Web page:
Finally, perform a thorough tick check. Use extra care when looking around the scalp, behind the ears, in the armpits and groin. These are ticks’ favorite hiding spots.

This is important: The ticks you’re looking for are extremely tiny – no bigger than a poppy seed – and dark. Make sure you do this in a well-lighted area. My husband has pretty dark skin so I often shine a flashlight directly on his scalp as I look to make things clearer.

If you do find one attached, use a pair of tweezers, grasp the tick as close to the skin as possible and firmly pull it off. Do not use a match, petroleum jelly or nail polish. These methods may only increase the chance that the tick will transfer the bacteria into you. Clean the bite with an antibacterial agent like Neosporin or tea-tree oil, after removal.

Quick detection and removal is key. If you remove the tick within the first 36 hours, your chance of infection is extremely small. However remain vigilant for any symptoms since early diagnosis can mean a better chance for a full and speedy recovery.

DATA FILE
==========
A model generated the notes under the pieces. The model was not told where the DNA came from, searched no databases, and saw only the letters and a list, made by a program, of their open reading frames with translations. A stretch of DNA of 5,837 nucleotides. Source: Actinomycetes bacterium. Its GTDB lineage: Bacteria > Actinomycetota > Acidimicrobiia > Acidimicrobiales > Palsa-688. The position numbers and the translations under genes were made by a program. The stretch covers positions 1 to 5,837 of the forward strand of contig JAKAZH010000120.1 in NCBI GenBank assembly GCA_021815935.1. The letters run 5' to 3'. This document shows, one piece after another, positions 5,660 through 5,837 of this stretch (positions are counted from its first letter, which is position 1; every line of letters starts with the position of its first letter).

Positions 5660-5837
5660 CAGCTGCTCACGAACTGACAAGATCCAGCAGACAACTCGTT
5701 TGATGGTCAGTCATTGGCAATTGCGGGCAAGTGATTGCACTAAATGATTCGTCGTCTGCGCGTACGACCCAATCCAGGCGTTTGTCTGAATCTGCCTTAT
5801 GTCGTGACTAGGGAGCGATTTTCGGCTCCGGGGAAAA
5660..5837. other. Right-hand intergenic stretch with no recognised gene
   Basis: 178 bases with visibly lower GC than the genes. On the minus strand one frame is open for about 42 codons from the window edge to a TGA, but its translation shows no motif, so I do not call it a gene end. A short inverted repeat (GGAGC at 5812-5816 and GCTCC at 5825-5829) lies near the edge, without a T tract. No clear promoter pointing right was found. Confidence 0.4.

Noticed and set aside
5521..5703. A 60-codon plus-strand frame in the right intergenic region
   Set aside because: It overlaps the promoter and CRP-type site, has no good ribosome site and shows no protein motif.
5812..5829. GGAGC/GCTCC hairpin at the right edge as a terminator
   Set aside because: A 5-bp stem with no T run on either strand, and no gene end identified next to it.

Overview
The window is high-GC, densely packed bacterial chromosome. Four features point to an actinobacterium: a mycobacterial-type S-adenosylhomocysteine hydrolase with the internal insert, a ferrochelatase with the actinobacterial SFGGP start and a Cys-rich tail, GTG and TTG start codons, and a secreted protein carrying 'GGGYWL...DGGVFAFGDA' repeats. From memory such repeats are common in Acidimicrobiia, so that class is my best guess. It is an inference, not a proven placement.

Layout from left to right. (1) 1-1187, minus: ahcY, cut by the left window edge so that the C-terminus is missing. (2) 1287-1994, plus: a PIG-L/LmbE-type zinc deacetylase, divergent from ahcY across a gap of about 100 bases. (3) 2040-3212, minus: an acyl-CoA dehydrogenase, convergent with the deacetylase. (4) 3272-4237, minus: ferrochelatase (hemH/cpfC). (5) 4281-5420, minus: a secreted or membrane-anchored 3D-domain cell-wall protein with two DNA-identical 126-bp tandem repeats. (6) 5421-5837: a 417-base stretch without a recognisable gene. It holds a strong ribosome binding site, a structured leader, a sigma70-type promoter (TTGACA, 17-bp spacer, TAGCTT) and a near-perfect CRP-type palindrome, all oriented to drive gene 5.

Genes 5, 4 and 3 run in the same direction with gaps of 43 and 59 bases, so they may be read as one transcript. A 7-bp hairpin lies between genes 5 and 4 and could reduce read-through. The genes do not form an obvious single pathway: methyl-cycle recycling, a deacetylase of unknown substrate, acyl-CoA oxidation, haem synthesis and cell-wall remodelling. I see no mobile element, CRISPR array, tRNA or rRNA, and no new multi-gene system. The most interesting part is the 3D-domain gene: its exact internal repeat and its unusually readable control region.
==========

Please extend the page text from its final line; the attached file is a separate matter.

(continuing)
Finally keep the tick in a bottle. If any signs of infection develop you can bring it with you to the doctors, test it for the bacteria and more easily verify whether you have an infection.

Now You’ve Got The Info You Need To Stay Safe!

Now you know how you can get Lyme disease, what it is and what you can do to prevent it. Put these tactics to work and you’ll dramatically lower your family’s risk of getting this disease.

Got questions or comments? Leave them here so we can build on this information